Happy Weekend everyone. Alongside my newly rediscovered blogging determination is a quest for interesting subject matter, something I don't feel I've ever managed to conquer before. This is down to one limiting factor; 
 
I have no money.

Because of this small hurdle my current gaming life is what your gaming lives were approximately one year ago. But surely some of you enjoy reading about amazing new titles like Uncharted 2? Red Dead Redemption? Saints Row 2? Yeh? Well, maybe not, and this is something I'm just gonna have to live with. Anyway, lets get on with what I've been doing this week.  
 

Undead Nightmare

 

 Well, I say Undead Nightmare but I should probably just put Red Dead Redemption back up there. I bought Undead Nightmare on Monday as a reward for getting the first chapter of my dissertation into my professor. Another £8 to Rockstar after the £35 I gave up on release. Was it worth it? I'm gonna have to go with the definitive....maybe?  
 

The Good

The world of Red Dead Redemption is still awesome. The cutscenes and dialogue are on par with Rockstar's funniest. I would contest that the shooting mechanics actually work quite well for zombie killing, especially the close-up execution kills. The game's a decent length, if you're into killing zombies, which, if you bought this, you better be. The Blunderbuss is awesome; it fires zombie parts. Zombie parts. Also, fucking Unicorns.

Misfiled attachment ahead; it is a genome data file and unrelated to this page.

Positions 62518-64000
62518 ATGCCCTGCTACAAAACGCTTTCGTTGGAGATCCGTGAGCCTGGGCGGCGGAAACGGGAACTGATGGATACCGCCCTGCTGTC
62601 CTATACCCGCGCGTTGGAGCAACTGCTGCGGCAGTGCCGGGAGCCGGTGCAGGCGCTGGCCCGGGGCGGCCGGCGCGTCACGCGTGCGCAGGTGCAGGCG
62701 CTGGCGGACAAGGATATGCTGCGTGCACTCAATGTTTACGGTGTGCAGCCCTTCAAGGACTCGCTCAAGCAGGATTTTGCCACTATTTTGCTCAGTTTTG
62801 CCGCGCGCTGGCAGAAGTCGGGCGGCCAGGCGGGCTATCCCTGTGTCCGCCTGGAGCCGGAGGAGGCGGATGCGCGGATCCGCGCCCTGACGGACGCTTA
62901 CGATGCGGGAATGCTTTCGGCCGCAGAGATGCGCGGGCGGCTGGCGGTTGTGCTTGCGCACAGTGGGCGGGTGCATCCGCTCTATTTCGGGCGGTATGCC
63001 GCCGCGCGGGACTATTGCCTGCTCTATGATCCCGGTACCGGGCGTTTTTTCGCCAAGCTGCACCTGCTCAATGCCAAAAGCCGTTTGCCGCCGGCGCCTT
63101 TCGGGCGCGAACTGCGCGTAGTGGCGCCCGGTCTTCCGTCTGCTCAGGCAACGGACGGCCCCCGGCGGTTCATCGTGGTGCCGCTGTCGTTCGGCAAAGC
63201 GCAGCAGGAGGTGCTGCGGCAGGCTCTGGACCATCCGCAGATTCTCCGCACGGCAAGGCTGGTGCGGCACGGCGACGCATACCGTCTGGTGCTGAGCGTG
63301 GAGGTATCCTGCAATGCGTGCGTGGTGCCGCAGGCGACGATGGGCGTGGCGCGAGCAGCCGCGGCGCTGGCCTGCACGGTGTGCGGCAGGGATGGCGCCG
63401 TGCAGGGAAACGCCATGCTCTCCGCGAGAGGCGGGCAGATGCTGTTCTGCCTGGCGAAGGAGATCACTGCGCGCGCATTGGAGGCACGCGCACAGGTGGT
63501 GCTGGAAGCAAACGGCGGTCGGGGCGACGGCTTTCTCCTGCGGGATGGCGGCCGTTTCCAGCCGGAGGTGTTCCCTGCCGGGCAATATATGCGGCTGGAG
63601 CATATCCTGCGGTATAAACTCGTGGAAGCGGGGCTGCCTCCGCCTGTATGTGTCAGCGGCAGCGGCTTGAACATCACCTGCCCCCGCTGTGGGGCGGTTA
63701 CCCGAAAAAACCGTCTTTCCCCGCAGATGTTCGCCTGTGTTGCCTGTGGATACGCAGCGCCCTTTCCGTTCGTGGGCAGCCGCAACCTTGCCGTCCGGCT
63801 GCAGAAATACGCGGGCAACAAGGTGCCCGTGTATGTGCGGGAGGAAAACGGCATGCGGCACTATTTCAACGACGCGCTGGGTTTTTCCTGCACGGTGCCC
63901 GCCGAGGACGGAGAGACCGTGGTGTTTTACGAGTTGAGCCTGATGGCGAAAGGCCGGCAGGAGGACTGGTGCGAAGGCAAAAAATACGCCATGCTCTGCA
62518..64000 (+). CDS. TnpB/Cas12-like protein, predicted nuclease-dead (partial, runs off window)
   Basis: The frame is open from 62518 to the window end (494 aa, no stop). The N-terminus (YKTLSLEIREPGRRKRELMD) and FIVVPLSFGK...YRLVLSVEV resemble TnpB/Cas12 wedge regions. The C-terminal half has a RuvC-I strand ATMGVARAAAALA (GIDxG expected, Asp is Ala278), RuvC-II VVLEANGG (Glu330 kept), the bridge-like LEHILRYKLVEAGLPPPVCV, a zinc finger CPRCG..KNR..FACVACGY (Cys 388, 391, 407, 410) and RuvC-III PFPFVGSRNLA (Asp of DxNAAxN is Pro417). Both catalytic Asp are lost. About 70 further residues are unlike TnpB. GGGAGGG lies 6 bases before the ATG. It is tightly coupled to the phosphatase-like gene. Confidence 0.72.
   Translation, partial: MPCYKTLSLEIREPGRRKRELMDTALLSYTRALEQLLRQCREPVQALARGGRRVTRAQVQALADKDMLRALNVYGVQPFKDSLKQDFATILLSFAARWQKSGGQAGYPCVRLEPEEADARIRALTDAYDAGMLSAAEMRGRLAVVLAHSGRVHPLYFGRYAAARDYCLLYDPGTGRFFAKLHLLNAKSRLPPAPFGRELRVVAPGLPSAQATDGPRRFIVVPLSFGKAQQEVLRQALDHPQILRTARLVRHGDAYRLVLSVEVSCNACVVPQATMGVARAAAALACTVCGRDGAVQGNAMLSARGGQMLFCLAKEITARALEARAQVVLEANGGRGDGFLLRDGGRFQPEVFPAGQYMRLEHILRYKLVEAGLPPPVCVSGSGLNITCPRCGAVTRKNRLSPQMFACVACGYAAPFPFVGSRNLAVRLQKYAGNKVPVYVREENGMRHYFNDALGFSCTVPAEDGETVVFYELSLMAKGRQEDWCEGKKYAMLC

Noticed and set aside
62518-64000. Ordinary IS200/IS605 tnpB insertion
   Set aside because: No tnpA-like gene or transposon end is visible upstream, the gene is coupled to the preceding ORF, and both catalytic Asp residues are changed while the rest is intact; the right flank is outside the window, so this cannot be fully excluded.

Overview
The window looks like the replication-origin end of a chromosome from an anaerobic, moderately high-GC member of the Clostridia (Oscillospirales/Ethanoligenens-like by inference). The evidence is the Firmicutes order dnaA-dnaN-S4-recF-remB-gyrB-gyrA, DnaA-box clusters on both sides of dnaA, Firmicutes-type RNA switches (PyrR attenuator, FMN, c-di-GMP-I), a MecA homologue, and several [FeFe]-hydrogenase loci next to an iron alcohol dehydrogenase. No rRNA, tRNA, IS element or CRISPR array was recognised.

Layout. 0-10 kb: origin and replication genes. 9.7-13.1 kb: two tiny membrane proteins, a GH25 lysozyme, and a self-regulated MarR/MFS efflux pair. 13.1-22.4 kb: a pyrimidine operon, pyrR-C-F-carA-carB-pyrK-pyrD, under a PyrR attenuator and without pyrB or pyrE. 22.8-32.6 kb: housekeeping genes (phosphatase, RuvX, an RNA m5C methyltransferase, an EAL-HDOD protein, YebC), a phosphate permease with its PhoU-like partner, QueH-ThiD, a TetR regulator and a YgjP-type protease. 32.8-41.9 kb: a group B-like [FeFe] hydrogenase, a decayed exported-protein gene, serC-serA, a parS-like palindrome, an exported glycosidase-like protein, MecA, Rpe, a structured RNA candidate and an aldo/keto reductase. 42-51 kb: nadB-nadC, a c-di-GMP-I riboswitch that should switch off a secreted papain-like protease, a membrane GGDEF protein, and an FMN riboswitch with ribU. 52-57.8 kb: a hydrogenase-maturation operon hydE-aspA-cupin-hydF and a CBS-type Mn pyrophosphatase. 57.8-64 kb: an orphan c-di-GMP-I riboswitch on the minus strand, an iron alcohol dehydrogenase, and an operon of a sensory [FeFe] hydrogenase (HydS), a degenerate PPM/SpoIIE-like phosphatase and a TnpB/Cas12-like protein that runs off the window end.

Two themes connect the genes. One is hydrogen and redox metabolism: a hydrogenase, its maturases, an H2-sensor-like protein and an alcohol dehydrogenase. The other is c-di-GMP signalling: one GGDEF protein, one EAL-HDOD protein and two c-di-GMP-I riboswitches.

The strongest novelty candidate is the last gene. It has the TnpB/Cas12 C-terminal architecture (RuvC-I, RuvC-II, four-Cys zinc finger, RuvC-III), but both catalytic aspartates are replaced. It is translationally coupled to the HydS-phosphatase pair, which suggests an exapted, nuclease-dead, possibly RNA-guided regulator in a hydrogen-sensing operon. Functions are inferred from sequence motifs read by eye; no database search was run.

The "Meh"

There's nothing necessarily "bad" about Undead Nightmare just a lot of things to shrug your shoulders in disinterest at. The stringent story gets a bit old after a few of the missions, taking the basic form of; "Hey, remember this guy/girl from the game? Would you mind helping him/her with a bit of a zombie problem?". Although saying that, it's a zombie game, I don't really know what else they could have done. There's a lot of repetition, so you better bloody love killing zombies and giving people ammo.  Also, the multiplayer is poo.
 
I think my biggest GRIPE with Undead Nightmare is that it's too sparse. The massive open-world of Red Dead Redemption feels empty. I appreciate the zombie apocalypse has a lot to do with it, so to an extent it serves a narrative function, but this was what I absolutely loved about Red Dead. The world doesn't feel brimming with activity anymore; far fewer animals, limited random encounters, no variance in towns. I'll tell you what. It feels like Gun. Not a bad game, but a vast game-world with not a whole lot of stuff in it.  It's the case of a well realised artistic choice leading to less-than-awesome gameplay situation.